Among the stars of the Chattanooga Theatre Centre’s upcoming production: a plastic comb, a metal bucket, and a sack of silverware. That’s because the theatre’s retelling of “It’s a Wonderful Life” will use a multitude of objects to create sound effects for its onstage 1940’s radio show adaptation of the beloved holiday classic.
Playwright Joe Landry has adapted the Frank Capra movie for the stage, and the result is IT’S A WONDERFUL LIFE: A LIVE RADIO PLAY, opening Friday, December 4, and running through Sunday, December 20, at the CTC.
The adaptation is a fresh and inventive way to reconnect with the classic story of the idealistic George Bailey from the small town of Bedford Falls. It reimagines the cinematic classic by staging the story as if it were a live radio broadcast in front of a studio audience. Playing three dozen characters, a cast of five actors stands behind old-fashioned microphones and performs from scripts on a stage dressed as a 1940’s radio studio, complete with “Applause” signs and a piano.
Rounding out the cast is an onstage Foley sound effects artist, who uses clever techniques to simulate ringing telephones, footsteps in the snow, chirping crickets, and much more. The show even includes commercial breaks inspired by those of the period, in the CTC’s case featuring two Chattanooga businesses that have been in operation since that time.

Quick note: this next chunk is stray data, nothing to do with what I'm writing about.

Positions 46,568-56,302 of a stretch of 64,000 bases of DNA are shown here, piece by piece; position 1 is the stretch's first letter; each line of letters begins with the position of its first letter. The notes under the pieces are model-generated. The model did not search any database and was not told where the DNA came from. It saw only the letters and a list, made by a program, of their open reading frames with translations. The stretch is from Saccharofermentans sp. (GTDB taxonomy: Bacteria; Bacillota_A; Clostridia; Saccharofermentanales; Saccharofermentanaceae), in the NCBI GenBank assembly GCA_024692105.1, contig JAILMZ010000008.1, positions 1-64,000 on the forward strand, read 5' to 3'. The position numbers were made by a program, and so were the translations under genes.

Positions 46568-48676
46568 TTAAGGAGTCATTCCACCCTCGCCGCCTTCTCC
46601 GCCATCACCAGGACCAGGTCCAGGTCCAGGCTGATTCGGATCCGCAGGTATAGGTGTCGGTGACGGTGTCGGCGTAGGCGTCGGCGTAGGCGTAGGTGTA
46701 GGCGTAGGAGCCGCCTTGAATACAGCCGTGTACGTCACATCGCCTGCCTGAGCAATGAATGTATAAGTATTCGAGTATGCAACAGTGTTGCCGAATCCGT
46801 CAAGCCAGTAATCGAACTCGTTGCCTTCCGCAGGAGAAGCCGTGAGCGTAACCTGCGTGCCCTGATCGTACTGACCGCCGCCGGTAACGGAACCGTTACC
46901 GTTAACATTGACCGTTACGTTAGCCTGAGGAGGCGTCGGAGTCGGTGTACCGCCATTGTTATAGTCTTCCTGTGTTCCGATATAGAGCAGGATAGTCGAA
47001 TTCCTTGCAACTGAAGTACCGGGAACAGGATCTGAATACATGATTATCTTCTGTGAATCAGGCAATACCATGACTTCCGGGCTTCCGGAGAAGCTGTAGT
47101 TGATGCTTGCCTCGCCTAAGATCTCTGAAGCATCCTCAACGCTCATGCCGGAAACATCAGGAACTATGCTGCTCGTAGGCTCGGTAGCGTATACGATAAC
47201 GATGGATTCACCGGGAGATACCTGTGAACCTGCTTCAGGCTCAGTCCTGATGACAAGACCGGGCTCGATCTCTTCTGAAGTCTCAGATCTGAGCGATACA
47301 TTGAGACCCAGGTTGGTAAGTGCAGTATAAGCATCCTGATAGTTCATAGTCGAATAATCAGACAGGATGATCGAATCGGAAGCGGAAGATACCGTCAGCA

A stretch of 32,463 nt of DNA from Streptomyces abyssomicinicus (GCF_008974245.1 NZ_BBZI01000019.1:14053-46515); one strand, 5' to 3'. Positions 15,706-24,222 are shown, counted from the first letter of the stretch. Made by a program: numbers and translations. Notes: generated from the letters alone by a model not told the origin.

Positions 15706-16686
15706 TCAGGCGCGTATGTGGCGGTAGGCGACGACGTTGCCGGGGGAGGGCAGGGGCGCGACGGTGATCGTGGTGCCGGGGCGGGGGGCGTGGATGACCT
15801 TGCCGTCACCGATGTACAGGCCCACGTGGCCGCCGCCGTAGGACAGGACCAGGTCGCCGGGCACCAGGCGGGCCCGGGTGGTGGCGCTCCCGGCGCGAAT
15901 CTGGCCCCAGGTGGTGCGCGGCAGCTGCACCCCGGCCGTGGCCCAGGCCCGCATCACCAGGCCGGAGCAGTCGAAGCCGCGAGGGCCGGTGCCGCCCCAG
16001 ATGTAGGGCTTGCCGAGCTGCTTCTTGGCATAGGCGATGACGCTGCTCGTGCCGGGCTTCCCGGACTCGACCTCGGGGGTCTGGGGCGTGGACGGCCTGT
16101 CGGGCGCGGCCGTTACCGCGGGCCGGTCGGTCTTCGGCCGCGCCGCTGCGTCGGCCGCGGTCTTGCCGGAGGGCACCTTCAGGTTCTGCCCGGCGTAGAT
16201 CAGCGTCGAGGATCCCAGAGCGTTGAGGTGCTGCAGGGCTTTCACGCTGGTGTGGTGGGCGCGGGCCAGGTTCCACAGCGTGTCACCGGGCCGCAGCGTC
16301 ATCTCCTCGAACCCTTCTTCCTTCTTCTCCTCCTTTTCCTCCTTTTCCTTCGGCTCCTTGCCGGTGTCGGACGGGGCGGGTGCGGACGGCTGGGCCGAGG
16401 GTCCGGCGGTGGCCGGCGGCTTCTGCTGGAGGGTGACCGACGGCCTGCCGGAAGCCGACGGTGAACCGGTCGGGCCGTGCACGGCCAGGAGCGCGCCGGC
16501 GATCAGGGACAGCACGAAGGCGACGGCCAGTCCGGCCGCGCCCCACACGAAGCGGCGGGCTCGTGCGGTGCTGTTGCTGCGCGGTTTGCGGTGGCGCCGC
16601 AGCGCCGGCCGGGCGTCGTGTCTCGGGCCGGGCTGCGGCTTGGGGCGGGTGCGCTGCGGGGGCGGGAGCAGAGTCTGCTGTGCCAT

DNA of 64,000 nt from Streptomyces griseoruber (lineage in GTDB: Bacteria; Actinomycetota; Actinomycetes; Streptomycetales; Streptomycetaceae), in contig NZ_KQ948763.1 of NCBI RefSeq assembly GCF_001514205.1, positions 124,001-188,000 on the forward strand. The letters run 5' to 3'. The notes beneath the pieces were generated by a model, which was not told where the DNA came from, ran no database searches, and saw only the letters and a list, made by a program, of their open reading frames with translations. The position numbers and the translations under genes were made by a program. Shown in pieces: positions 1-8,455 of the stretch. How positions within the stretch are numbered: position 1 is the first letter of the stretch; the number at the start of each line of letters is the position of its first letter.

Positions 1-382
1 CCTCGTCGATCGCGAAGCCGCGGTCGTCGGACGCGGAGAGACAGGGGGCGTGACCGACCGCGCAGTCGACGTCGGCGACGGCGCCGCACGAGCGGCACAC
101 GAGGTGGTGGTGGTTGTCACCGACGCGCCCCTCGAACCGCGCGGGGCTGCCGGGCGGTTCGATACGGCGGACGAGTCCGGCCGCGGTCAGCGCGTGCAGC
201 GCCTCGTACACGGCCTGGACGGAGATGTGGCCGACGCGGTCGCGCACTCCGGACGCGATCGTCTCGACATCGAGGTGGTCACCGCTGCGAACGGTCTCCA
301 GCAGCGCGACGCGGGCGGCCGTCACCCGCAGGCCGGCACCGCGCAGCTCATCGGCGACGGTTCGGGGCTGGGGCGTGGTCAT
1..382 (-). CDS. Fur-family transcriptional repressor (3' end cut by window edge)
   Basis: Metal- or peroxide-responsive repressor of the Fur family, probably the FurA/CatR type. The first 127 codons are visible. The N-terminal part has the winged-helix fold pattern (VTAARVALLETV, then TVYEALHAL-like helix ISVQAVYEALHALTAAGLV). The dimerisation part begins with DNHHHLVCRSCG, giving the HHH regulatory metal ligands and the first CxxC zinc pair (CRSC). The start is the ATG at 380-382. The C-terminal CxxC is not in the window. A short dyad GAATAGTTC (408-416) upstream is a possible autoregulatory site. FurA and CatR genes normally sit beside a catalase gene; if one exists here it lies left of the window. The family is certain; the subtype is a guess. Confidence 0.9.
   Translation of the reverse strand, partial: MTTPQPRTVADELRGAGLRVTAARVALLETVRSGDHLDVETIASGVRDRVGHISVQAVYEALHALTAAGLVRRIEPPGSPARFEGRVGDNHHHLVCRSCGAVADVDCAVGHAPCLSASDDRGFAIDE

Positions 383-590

This heartwarming adaptation is a show within a show. It’s Christmas Eve 1946 at WLTC Radio, and a cast is preparing to present “It’s a Wonderful Life” live to the listening audience. With the help of the Foley artist, the ensemble re-enacts the story of George, a young man whose dreams of traveling the world are thwarted by his sense of responsibility to the family business.
Disheartened and down on his luck, George is at the end of his rope. He questions his purpose in life and considers ending it all. Divine intervention arrives in the form of a bumbling guardian angel, Clarence, who is on a mission to restore George’s will to live—and earn his wings in the process.
By showing George what Bedford Falls and loved ones would have been like if he had never been born, Clarence reawakens George’s appreciation of his life and the people he loves and reminds him that he has had, after all, a wonderful life. George understands the true spirit of the holidays, and an angel gets his wings.
Under the direction of Chuck Tuttle, the production features two casts who will perform on alternating dates. They are Shonda Bryant, Greg Glover, Jinny Jagoditsch, Julie Maughon, Amanda Medlin, Dennis Parker, Greg Rambin, Jason Russell, Rodney Van Valkenburg, and Joey Winslett. Annie Collins and Lindsey Wills are the Foley artists, and John Echols and Noah Huseman provide accompaniment on piano. Alexis Boddy is the stage manager.
The play will be presented in the mainstage theatre with general admission seating, although capacity will be limited to no more than 20 percent and ushers will seat patrons with several vacant seats and rows between parties. To see the CTC’s 22-point safety protocol, visit TheatreCentre.com/Safety.
Performances are Fridays at 8 p.m., Saturdays at 2:30 p.m. and 8 p.m., Sundays at 2:30 p.m., and Thursdays at 7 p.m.
For tickets, call the CTC box office at 423-267-8534 or visit TheatreCentre.com.
Posted November 18, 2020
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